Diving - The adventure continues!
April 2018 - Liveaboard in the Maldives - Part 2
We remained in Ari South today, with another current affected (although much less so!) Thila dive before Breakfast and then a novelty, a Wreck!
Vilamendhoo Thila was another nice dive, much bigger than the one the previous day, and the current wasn’t as fierce, but for some reason Iris decided to swim us out into the blue, directly into the current, with little result, except guzzling my air dramatically!
In the end, we gave up and let the current drift us to the far side, where were able to shelter and explore the Thila in more comfort, ending up getting a 49 Minute dive.
Shoal of Batfish
White Tip Shark
Anemone and its resident fish
A couple of White Tip Sharks came pretty close at one point, but mostly it was the usual suspects.
The wreck is known as the Machchafushi Wreck after the island where it sits on sand just outside a resort (Who deliberately sank it for an attraction) at 30M.
It's actually a Japanese vessel, the MS Kudimaa.
We descended, most of my group looking for eels under the keel, but I stuck at deck level and made a video, before joining them on the bottom for the Rudder and Propellor.
Stern of the wreck
Tiny fish inside handrail
Angelfish and Bannerfish on superstructure
I then headed up to the superstructure (it’s a small cargo vessel). Swam through the bridge and then met up with the others as the swam along the hull.
There’s an opening into the hold on the side of the ship, which most people were going in, but Iris didn’t bother, so I nipped in for a quick look (nothing to see really) and then surfaced through the hatches above, rejoining them on the bow.
We swam back along the deck, seeing a tiny Blenny in a rail on the bow, and Moorish Idols, Box and other fish around the mast, before surfacing on my DSMB (I managed to drop back down to 8M after completing my safety stop when launching it, so had to do another 3 minutes stop!)
The morning had been cloudy, with even the odd drop of rain and a clap of thunder as I reboarded after the Wreck dive.
We returned for lunch and then relaxed for a while before the 3rd dive of the day...
This was originally planned to be another Thila (one with 5 distinct peaks), but the current was immediately identified as too strong, so we did a wall dive instead.
The current was pretty quick, and varied, sometimes up and down as well, but we went with the flow and, whilst pretty quick, it was an enjoyable dive, notable spots on this dive included a Moray, a couple of Lion Fish and some White Tip Sharks as we neared the end.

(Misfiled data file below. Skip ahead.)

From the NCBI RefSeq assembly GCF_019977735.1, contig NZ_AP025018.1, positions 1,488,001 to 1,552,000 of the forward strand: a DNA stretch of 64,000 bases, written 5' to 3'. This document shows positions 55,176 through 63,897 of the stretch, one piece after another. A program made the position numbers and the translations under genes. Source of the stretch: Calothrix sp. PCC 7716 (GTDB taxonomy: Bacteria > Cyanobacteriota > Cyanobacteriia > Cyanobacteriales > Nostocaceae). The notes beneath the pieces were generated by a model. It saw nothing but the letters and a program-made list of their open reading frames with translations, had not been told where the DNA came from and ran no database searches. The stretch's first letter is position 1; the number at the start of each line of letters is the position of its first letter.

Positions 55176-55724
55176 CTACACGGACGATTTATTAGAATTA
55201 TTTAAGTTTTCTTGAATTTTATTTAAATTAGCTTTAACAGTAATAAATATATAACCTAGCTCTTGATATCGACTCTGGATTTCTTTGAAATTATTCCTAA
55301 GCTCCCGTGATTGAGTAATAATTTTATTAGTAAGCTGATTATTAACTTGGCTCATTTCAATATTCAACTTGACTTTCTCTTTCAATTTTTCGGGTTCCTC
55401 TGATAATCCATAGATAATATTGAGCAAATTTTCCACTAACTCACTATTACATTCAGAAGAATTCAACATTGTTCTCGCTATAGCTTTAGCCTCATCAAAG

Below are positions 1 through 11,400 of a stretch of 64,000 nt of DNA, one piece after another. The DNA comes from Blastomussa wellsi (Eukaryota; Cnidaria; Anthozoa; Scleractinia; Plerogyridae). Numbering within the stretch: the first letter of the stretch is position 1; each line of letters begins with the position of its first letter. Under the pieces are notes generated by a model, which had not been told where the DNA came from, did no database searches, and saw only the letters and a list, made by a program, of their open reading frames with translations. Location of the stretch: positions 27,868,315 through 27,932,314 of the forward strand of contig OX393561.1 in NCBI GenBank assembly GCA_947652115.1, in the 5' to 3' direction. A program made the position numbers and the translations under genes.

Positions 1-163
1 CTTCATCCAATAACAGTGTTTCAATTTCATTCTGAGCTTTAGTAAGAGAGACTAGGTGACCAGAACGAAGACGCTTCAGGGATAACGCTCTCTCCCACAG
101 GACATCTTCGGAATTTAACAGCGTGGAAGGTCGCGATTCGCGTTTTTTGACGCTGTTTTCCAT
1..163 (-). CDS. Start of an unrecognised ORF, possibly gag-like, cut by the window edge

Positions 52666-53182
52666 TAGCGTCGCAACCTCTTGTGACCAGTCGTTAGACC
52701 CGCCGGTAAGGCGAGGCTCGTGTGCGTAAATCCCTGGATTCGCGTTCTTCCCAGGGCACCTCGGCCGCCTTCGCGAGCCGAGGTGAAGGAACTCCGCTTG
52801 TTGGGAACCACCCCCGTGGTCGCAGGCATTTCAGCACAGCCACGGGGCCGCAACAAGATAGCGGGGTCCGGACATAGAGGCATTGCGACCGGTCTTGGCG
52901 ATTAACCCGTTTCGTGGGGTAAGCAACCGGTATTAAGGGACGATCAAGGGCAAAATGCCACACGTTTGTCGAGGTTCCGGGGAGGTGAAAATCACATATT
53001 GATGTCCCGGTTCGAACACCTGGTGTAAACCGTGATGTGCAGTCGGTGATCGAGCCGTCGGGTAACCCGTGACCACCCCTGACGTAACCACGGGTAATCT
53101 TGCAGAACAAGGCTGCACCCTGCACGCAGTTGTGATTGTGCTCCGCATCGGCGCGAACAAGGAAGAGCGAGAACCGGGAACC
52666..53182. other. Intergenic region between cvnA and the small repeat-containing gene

A night dive followed tea and cake. This proved to be a gentle drift along a wall, with many overhangs and small caves. It was pleasant enough, with an intestine like yellow and white Sea Cucumber being the stand out, if a little unremarkable. I suspect, in honesty, I was a bit tired by this point.
That night we moved onto Meenu Atoll to do some Kandhu (Channel) dives, where the current rushes in and out through the reef, bringing plentiful food and attracting the pelagic fishes (Sharks, Rays, Barracuda, Tuna and others).
The first, pre-breakfast dive was to Vanhuruavaali Kandhu . We dropped in on the Ocean side of the Atoll and quickly made our way to the side of the reef in the channel mouth.
There we were exposed to the current, brisk, not raging, and hooked ourselves onto the reef at around 30M and watched the show, as the big fish swooped in and out of the current, looking for food. There were about 6 Sharks (Grey Reef Sharks and, I think, some Blacktips), a few Eagle Rays, at least one Barracuda and one Tuna, plus thousands of schooling fish.
Grey Reef Shark
As our No-Deco time started to run out, even on Nitrox, we made our way back up the reef, away from the current and spent the next 15 minutes or so, exploring the shallower parts of the reef, before swimming out into the blue, so that the boat could pick us up again.
That had been a really good “Channel Diving” experience, pretty much as I’d expected, but the following two, either side of lunch at Mulaka Kandhu and Rakheedo Corner, were much more like your typical wall drift dive, with significantly less ‘big fish’ activity than the first.
Spotted Eagle Ray
Still not sure what Wrasse this is, but they're lovely!
As time progressed some impressive looking clouds built up, but they often disappeared by morning
A type of Pufferfish, I think
Both were pleasant enough, and the current pretty brisk on the afternoon dive, but aside from a few Eagle Ray sightings and a few big Tuna and a couple of big Napoleon Wrasses on the second, it was fairly traditional (not to say bad, of course!) Maldivian Reef diving.
Enjoyable dives, both, but the morning one was definitely the highlight.
We only did 3 dives today, as we headed further into the Vaavu Atoll for tomorrow’s diving....
We had a torrential rain storm in the evening, but the day dawned bright with the odd cloud.
We arose early in the hope of being in the blue in front of the Fotteyo channel at the right time to see a Hammerhead Shark or two, but after 25 minutes of hanging we admitted defeat. (I’d spotted one Shark while we waited, but I’m pretty sure it was a Reef Shark of some sort) .
Many-Spotted Sweetlips - A big fish
We headed over to the Oceanside reef wall for the remainder of the dive and spotted some more Reef Sharks and plenty of other fish around the reef – Even without a Hammerhead, it was a good dive, we always knew with such warm water (30C) it was a long shot to see a Hammerhead, but with our luck with Whale Sharks nearly everyone felt it was worth a try.
After breakfast, our second dive was in the Fotteyo channel proper. Again, this was mostly a drift along the wall and latterly the reef, but the light was incredible, looking like 5M at 20!